I’m really liking Corkboard, a scrapbook / clipboard manager that places clippings on a translucent layer on the desktop. It’s convenient to use – drag and drop all the way – but it’s enjoyable to use. Clippings can be placed in meaningful ways on the onionskin. The designer, Jonathan Grynspan, drew the design criteria from the weaknesses of the traditional clipboard:
Corkboard is a supplement to the clipboard present in Mac OS X, designed to solve three interrelated problems:
1. Data on the clipboard is invisible. It is not clear what data may be stored on the clipboard at any given time. Corkboard provides graphical representations of numerous data types, making it clear what data is available
2. Data on the clipboard is fragile. A single key combination can destroy the only copy of a datum. Corkboard allows multiple data to be stored, reducing the occurrence of this problem.
3. Data on the clipboard is untouchable. Modern systems use strong visual- tactile feedback (e.g. animation), while the clipboard has almost no user-obvious representation. Corkboard provides a representation of copied data based on the real-world metaphor of a cork bulletin board, making it easier for less technical users to follow their data.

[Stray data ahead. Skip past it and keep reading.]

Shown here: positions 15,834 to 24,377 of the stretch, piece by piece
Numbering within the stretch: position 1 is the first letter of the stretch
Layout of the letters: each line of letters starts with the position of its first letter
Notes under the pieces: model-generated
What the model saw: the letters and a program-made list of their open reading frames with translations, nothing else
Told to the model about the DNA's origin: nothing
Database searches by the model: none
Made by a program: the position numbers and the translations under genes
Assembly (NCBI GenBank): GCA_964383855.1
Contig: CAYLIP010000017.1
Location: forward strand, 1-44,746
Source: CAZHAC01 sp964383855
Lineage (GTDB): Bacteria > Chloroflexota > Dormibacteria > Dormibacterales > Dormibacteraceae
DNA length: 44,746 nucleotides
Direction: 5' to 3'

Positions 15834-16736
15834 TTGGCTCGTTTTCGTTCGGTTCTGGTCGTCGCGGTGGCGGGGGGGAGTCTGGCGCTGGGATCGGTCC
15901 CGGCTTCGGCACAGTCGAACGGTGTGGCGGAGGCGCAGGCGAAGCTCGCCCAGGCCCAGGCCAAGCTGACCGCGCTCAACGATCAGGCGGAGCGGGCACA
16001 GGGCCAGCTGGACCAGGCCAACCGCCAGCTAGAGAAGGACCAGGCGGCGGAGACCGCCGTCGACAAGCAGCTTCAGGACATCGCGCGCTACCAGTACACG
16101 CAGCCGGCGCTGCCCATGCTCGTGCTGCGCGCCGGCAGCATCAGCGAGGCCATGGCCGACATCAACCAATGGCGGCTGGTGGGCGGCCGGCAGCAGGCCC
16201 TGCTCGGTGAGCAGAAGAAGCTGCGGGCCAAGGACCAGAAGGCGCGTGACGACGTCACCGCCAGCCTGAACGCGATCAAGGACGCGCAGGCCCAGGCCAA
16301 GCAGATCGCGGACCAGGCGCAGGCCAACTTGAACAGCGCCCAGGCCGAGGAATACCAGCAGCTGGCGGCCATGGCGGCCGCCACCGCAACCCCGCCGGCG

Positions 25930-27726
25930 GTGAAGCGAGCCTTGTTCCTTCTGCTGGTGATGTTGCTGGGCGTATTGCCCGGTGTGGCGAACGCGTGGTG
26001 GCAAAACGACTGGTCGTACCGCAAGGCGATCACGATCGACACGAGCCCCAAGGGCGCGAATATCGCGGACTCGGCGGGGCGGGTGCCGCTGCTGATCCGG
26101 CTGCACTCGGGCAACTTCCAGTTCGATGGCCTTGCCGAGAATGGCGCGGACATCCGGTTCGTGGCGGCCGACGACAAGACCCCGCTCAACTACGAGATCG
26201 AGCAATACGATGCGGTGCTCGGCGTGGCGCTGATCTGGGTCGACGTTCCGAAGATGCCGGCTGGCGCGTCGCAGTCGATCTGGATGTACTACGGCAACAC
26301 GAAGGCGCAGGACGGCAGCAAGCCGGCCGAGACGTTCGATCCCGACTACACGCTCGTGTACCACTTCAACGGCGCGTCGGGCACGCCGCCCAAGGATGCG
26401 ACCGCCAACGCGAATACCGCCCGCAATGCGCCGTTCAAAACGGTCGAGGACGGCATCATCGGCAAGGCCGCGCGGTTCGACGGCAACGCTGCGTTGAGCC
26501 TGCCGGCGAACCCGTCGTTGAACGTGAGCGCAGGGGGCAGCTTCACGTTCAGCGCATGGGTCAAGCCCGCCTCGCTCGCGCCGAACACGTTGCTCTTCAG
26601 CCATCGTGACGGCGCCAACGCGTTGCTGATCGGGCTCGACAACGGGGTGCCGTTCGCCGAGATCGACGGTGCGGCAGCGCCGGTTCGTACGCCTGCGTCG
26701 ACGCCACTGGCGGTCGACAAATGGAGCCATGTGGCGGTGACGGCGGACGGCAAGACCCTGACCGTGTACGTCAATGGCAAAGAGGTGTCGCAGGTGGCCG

Corkboard makes the clip visible and touchable, but also arrangeable. By making the clip visible and persistent, Corkboard makes it possible to organize indexical clips spatially, visually. And that makes the clips easy to think about, select, and arrange.
The interesting thing: The corkboard layer is translucent, an onionskin, a palimpsest, more than a corkboard. Windows, icons, images from the desktop shows through the corkboard. That keeps the user oriented to the surface, but it suggests even more kinds of arrangement. Smart design move.